The English River book : a North West Company journal and account book of 1786 /
edited with an introduction by Harry W. Duckworth.
Montreal : McGill-Queen's University Press, c1990.
xxxviii, 212 p. : ill., maps ; 24 cm. --
0773507140 :
More Details
added author
Montreal : McGill-Queen's University Press, c1990.
0773507140 :
general note
Maps on lining paper.
catalogue key
Includes bibliographical references and index.
A Look Inside
Full Text Reviews
Appeared in Choice on 1990-04:
This work brings into print an important, little-known document of North American fur trade history, the journal and account book kept by Cuthbert Grant of the Montreal-based North West Company. Grant was second in command to the fascinating, enigmatic, and pioneering bushranger Peter Pond. Grant's manuscript, which is in the Hudson's Bay Company Archives, Winnipeg, Manitoba, tells about the hard business of trading among the Indians of the southern Athabasta area, struggling against the rivalry of other business interests. The work is well researched and beautifully published, but the notes are hidden in the back of the book and quite useless for the serious researcher. Duckworth has provided a helpful introduction that places the journal and account into historical context. The work also contains maps, bibliography, and index. Of interest primarily to specialists. -B. M. Gough, Wilfrid Laurier University
Review Quotes
"makes an important contribution to our knowledge of history. Professor Duckworth's work is painstaking, detailed, scholarly - a labour of love, entirely commendable." C. Stuart Houston, Head of the Department of Medical Imaging, University of Saskatchewan, and editor of The Arctic Ordeal and To the Arctic by Canoe.
This item was reviewed in:
Choice, April 1990
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Main Description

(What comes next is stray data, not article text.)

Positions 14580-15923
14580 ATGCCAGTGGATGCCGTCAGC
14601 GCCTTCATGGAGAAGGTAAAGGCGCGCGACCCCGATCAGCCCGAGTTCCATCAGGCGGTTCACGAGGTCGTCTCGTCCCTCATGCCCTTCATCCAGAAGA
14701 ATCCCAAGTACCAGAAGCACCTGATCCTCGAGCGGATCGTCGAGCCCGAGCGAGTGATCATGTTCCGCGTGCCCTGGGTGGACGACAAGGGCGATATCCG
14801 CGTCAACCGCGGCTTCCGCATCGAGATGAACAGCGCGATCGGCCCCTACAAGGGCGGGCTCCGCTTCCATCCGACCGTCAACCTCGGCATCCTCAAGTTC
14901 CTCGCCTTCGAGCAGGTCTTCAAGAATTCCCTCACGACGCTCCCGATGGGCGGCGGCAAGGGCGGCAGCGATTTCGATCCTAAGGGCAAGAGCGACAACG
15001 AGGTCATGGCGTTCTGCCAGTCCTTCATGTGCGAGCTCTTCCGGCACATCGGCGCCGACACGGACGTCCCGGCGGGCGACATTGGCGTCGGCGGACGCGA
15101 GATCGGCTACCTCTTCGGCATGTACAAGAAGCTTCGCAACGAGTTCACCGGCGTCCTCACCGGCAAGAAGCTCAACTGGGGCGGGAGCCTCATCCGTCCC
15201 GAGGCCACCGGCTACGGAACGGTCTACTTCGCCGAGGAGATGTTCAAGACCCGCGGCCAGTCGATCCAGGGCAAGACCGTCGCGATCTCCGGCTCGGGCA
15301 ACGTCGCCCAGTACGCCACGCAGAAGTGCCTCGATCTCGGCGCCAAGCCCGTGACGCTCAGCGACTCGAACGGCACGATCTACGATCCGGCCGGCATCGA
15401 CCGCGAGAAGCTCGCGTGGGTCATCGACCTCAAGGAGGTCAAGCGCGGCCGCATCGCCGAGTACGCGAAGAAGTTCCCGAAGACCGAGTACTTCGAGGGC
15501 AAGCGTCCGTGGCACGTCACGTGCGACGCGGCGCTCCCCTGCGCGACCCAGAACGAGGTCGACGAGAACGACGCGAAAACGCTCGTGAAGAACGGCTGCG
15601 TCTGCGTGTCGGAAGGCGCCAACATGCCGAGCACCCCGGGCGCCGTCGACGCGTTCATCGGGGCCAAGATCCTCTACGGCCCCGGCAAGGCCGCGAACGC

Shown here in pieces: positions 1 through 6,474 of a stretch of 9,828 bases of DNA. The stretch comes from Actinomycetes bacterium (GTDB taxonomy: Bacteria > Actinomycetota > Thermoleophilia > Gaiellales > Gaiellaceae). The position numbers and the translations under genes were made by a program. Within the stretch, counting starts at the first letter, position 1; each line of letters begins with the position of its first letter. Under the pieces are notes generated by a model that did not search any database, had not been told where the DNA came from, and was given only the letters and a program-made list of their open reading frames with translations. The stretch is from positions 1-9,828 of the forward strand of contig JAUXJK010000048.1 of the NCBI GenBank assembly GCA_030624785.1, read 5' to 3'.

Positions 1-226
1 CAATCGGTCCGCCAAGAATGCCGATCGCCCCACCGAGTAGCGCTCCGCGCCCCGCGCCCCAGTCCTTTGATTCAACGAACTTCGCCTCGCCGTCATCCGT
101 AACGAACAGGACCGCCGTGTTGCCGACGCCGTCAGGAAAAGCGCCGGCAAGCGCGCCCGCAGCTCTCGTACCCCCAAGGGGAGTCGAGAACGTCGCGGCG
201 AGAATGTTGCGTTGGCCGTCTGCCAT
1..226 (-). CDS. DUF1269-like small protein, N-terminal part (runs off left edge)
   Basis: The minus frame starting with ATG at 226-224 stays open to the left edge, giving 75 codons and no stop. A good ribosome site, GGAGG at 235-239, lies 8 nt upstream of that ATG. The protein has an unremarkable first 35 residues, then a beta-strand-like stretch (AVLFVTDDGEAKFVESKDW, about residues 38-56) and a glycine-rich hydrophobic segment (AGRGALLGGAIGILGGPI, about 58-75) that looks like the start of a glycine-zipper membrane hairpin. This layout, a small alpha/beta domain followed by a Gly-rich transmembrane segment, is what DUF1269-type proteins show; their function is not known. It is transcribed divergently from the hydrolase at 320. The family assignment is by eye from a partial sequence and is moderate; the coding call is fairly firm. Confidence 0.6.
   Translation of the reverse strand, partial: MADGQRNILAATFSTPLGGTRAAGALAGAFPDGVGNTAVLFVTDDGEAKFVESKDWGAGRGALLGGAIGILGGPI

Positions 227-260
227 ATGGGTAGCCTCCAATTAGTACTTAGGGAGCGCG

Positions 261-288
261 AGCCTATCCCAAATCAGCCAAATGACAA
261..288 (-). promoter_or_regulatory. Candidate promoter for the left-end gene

One of the few surviving documents from this important period in Canadian history is The English River In 1786 the North West Company traded furs in Athabaska territory as a branch of its English River district. English River was the fur trader's name for the Churchill River. The journal, which was probably kept by Cuthbert Grant the elder (later a North West Company partner), provides a day-to-day record of trade in the spring of April 1786 at Fort Athabaska, under the direction of Peter Pond. The vividly written text describes Pond's peremptory manner with the Indians and the traders'return to civilization in May. Colourful anecdotes describe events such as the time the Athabaska River, blocked by ice, flooded the fort, leaving its inhabitants scrambling for the rafters. The journal lists the names of clerks and voyageurs and contains some of the earliest native names on record. In addition to listing the names of those who worked and traded in the area, The English River Book catalogues duties, wages, stations, and many other details concerning the approximately one hundred voyageurs in the English River district during 1785 and 1786. Included are many familiar figures: such as Joseph Cartier, an interpreter whose fur trading career lasted almost sixty years, and Joseph Landry and Charles Doucette, the Acadian voyageurs who a few years later guided Alexander Mackenzie to the Arctic and the Pacific oceans, The English River Book also contains inventories of trading goods, some familiar, some mysterious, and features a short Cree trading vocabulary. In The English River Book romantic lore of the fur trade and the adventurous lives of the traders are recounted on the spot and in the heat of events. This text is unique in that, rather than providing the reminiscence of a retired trader, it presents an active working journal.

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